1. There was a LOT of screaming
  2. Louis Catorze ate the jambon de Bayonne 
  3. There was more screaming, then a refusal of the moules-frites

Let’s hope that Les Bleus make it and don’t have to suffer the indignity of playing the third place play-off on 14 juillet. Because, as Hercule Poirot says, “If you’ve lost, you’ve lost.”

Tous ceux qui montrent leurs dents

So Louis Catorze and his Assiette de Prophétie didn’t get the last prediction right. And, somehow, according to Cat Daddy, this is my fault. “It’s because you didn’t give him proper Argentinian beef. I TOLD you to give him proper Argentinian beef.” 

[This is wholly and categorically untrue; he told me nothing of the sort. And, in the unlikely event of me finding any proper Argentinian beef, he would have been the first to complain about it being too good for Catorze.]

Not only did Sa Majesté’s psychic powers desert him during the last match but he, too, deserted us; instead of watching the match with us and mingling with our (predominantly male) guests, he decided to go to … a school fête. On his own. I’m not joking. 

Le Château sits right behind a school and, on Saturday, they held a summer event with loud music, crowds, kids … in short, all the things that cats are supposed to hate. Naturellement, Louis Catorze decided to shimmy under the fence and go there instead of cheering on Les Bleus with us. 

I called out to him at various intervals during the day and, although he didn’t return, he occasionally meowed back to let me know that he was ok. I don’t know how he spent his time but I have been picturing him pitter-pattering between stalls, shedding cat hair on the home-made cupcakes and being stroked by the school kids and their parents, smug in the knowledge that he managed to sneak in without buying a ticket.

Anyway, today is la France’s quarter-final match against l’Uruguay, and, since authentic Uruguayan choripán chorizo is rarer than diamond-studded unicorn horns here in the U.K., I had to settle for Morrisons chorizo. And, because he has the same name as the little sod – and also because we couldn’t think of any other Uruguayans – Luis Suarez represented his country. 

As you can see, we changed the French part to enable us to show two Louis/Luis, both alike in dignity (which, frankly, doesn’t say much), each symbolised by a sun and each famed for his headline-grabbing, extraordinary teeth. 

  1. Sa Majesté sniffed the jambon de Bayonne, made a weird kind of “Ow-owww!” noise and pitter-pattered outside, screaming
  2. He continued to scream outside and the noise riled Oscar the dog, who started barking 
  3. Sa Majesté came back later and happily ate the jambon de Bayonne when I fed it to him by hand (but refused the chorizo)

So … does this indicate a ferociously-fought competition throughout with a last-minute winner from an easy assist by les Bleus?

Cat Daddy, rolling his eyes: “No, it doesn’t. And, besides, they both play in blue, so “Les Bleus” is meaningless here.”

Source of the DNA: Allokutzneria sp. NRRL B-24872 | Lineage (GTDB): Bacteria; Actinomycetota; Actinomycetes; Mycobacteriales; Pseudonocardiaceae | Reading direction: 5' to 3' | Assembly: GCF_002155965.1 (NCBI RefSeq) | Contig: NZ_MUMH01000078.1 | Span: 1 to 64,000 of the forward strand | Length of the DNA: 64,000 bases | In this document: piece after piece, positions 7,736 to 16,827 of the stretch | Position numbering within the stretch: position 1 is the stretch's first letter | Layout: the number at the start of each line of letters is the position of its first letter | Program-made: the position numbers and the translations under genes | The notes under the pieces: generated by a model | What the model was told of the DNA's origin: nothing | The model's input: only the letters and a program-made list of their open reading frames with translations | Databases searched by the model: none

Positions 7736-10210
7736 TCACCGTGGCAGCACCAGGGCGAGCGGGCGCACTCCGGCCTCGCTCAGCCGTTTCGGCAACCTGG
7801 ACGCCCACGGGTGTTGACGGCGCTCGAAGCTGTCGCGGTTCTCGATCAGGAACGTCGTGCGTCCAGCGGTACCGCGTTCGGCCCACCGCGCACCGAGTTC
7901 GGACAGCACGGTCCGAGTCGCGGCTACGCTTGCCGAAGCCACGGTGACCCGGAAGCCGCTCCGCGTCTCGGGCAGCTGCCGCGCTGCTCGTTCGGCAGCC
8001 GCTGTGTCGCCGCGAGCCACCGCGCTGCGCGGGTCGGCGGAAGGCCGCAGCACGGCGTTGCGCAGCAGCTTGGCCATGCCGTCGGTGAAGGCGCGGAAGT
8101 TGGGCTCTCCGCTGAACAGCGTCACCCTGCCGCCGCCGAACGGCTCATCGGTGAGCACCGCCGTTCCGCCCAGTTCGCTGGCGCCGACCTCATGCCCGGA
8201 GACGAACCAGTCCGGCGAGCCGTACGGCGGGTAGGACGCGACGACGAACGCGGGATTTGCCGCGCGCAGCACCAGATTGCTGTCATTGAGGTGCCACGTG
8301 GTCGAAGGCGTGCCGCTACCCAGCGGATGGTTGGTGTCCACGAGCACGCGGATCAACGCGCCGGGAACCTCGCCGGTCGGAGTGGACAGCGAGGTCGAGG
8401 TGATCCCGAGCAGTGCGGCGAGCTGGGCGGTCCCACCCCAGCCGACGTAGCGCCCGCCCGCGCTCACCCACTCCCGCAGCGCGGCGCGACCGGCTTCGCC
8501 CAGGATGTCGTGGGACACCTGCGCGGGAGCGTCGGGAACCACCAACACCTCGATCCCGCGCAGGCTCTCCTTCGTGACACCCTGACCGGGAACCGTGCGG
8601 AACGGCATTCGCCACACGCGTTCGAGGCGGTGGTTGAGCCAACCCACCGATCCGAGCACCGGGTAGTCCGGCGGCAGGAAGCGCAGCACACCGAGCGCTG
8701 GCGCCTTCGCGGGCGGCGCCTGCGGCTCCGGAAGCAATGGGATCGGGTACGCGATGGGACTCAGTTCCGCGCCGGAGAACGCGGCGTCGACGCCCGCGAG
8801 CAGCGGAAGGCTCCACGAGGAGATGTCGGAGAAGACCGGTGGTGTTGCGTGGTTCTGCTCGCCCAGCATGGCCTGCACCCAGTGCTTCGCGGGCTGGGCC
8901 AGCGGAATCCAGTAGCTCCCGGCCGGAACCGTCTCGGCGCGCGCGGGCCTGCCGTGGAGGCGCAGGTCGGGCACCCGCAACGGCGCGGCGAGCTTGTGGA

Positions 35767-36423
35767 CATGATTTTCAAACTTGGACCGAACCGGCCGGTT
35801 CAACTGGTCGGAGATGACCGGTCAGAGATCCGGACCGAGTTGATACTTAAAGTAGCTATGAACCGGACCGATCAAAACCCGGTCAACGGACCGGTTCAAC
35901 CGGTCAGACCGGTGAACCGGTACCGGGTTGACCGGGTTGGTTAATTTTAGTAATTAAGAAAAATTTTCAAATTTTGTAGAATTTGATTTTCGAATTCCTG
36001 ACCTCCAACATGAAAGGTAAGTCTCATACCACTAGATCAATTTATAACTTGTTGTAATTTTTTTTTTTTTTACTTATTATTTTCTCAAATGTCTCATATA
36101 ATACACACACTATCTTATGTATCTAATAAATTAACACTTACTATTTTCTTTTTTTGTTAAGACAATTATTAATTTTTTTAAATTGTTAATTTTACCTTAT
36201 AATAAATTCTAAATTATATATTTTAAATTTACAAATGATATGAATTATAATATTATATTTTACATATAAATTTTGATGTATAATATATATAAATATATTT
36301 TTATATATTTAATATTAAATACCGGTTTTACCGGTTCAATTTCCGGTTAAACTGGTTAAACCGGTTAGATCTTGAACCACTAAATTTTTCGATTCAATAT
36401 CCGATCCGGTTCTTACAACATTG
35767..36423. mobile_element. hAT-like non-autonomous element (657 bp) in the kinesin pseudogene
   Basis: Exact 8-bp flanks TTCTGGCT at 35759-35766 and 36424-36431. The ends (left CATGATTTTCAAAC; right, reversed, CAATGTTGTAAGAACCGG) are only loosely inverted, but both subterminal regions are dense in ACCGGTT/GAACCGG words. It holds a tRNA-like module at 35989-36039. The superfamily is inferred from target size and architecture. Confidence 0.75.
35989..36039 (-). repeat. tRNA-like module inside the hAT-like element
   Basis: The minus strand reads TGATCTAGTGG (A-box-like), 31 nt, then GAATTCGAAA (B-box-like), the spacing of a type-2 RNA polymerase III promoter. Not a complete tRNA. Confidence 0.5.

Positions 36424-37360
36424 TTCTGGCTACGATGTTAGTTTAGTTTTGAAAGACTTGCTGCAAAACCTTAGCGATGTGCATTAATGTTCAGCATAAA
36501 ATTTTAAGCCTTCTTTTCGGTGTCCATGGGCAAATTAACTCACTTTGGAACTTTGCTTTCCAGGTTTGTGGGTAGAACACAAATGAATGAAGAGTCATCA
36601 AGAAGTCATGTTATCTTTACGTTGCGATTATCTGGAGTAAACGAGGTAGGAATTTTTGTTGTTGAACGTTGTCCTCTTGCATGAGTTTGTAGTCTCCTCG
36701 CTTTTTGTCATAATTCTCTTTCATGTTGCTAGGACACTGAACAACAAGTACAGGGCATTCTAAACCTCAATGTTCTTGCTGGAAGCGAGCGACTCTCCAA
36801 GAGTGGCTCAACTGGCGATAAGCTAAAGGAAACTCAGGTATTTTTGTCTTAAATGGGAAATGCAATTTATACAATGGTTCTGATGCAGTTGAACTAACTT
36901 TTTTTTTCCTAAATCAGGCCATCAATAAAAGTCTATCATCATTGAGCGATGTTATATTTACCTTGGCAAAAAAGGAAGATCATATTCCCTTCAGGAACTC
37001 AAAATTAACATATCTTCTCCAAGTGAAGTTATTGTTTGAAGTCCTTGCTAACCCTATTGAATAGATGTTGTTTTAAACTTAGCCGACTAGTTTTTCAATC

La patte de Dieu

Oh, Louis Catorze: how DO you do it? 

La France have played all 3 group matches, and the little sod seems to have been startlingly accurate with his predictions. In case you missed the excitement, here is a brief summary (you’re welcome): 

Match 1 (la France et l’Australie): Sa Majesté refused both pieces of food. Outcome: La France beat l’Australie (but the VAR revealed that one of the French goals should not have been a goal, so technically the referee was wrong but Catorze was right).

Match 2 (la France et le Pérou): Sa Majesté ate the French food. Outcome: La France beat le Pérou. 

Match 3 (la France et le Danemark): Sa Majesté refused both foods, screamed, then ran to hide. Outcome: A dull, goalless draw in which both teams were booed and jeered for their strategic time wasting; clearly Catorze had picked up on the poor, ungentlemanly play and decided that such mediocrity was not fitting for a Sun King. 

Cat Daddy: “This is absolute effing nonsense. People must be getting bored of it. I certainly am.”

So that I can embarrass Cat Daddy even further, we are having a football barbecue later today, with Louis Catorze as the star attraction. This means MORE BOYS COMING TO LE CHATEAU, so, bien sûr, Sa Majesté will be in his element. 

We couldn’t* get hold of any proper grass-fed Argentinian beef, so we had to make do with a sliver of supermarket fillet steak on l’Assiette de Prophétie. And the Argentinian representative was the only living soul who has had more drugs in him than Louis Catorze: Diego Maradona, pictured below with the same look that Catorze has after a steroid shot:

*I wasn’t allowed to

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This is what happened: 

  1. Sa Majesté licked the beef, then pitter-pattered away with his tail up 
  2. Cat Daddy: “When the octopus did his predictions, just one touch determined the winner. Maybe this means Argentina will win on penalties?”
  3. Cat Daddy again: “Oh my God, I can’t believe I just said that. Don’t put that in your blog!”

Let’s hope that God will be regretting THAT helping hand in 1986, and that he will swing the result Francewards to redress the balance. Allez les Bleus!